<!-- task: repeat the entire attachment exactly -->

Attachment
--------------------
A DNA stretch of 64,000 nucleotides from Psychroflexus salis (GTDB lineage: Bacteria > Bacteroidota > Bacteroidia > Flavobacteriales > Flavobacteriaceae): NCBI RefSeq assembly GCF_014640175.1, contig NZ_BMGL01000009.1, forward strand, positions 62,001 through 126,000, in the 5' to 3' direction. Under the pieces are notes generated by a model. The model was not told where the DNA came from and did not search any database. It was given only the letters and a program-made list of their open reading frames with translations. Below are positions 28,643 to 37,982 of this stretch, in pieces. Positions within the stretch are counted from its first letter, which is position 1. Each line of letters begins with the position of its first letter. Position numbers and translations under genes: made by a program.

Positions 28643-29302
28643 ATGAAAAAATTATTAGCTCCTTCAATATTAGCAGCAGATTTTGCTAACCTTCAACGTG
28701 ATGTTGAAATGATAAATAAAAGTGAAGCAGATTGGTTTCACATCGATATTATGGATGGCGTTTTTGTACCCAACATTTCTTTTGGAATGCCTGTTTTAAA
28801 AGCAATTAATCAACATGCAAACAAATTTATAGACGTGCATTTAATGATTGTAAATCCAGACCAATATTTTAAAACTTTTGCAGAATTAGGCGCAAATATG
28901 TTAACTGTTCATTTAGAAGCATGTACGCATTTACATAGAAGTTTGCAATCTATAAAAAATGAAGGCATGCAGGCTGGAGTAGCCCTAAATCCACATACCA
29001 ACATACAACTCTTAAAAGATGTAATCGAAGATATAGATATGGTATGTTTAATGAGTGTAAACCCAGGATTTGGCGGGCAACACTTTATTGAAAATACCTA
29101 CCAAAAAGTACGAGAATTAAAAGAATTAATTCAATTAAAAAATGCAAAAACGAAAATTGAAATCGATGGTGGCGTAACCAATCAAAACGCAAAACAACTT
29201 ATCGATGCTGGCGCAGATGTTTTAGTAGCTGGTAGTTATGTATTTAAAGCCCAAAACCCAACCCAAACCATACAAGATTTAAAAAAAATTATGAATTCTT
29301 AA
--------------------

A DNA stretch of 64,000 nucleotides from Psychroflexus salis (GTDB lineage: Bacteria > Bacteroidota > Bacteroidia > Flavobacteriales > Flavobacteriaceae): NCBI RefSeq assembly GCF_014640175.1, contig NZ_BMGL01000009.1, forward strand, positions 62,001 through 126,000, in the 5' to 3' direction. Under the pieces are notes generated by a model. The model was not told where the DNA came from and did not search any database. It was given only the letters and a program-made list of their open reading frames with translations. Below are positions 28,643 to 37,982 of this stretch, in pieces. Positions within the stretch are counted from its first letter, which is position 1. Each line of letters begins with the position of its first letter. Position numbers and translations under genes: made by a program.

Positions 28643-29302
28643 ATGAAAAAATTATTAGCTCCTTCAATATTAGCAGCAGATTTTGCTAACCTTCAACGTG
28701 ATGTTGAAATGATAAATAAAAGTGAAGCAGATTGGTTTCACATCGATATTATGGATGGCGTTTTTGTACCCAACATTTCTTTTGGAATGCCTGTTTTAAA
28801 AGCAATTAATCAACATGCAAACAAATTTATAGACGTGCATTTAATGATTGTAAATCCAGACCAATATTTTAAAACTTTTGCAGAATTAGGCGCAAATATG
28901 TTAACTGTTCATTTAGAAGCATGTACGCATTTACATAGAAGTTTGCAATCTATAAAAAATGAAGGCATGCAGGCTGGAGTAGCCCTAAATCCACATACCA
29001 ACATACAACTCTTAAAAGATGTAATCGAAGATATAGATATGGTATGTTTAATGAGTGTAAACCCAGGATTTGGCGGGCAACACTTTATTGAAAATACCTA
29101 CCAAAAAGTACGAGAATTAAAAGAATTAATTCAATTAAAAAATGCAAAAACGAAAATTGAAATCGATGGTGGCGTAACCAATCAAAACGCAAAACAACTT
29201 ATCGATGCTGGCGCAGATGTTTTAGTAGCTGGTAGTTATGTATTTAAAGCCCAAAACCCAACCCAAACCATACAAGATTTAAAAAAAATTATGAATTCTT
29301 AA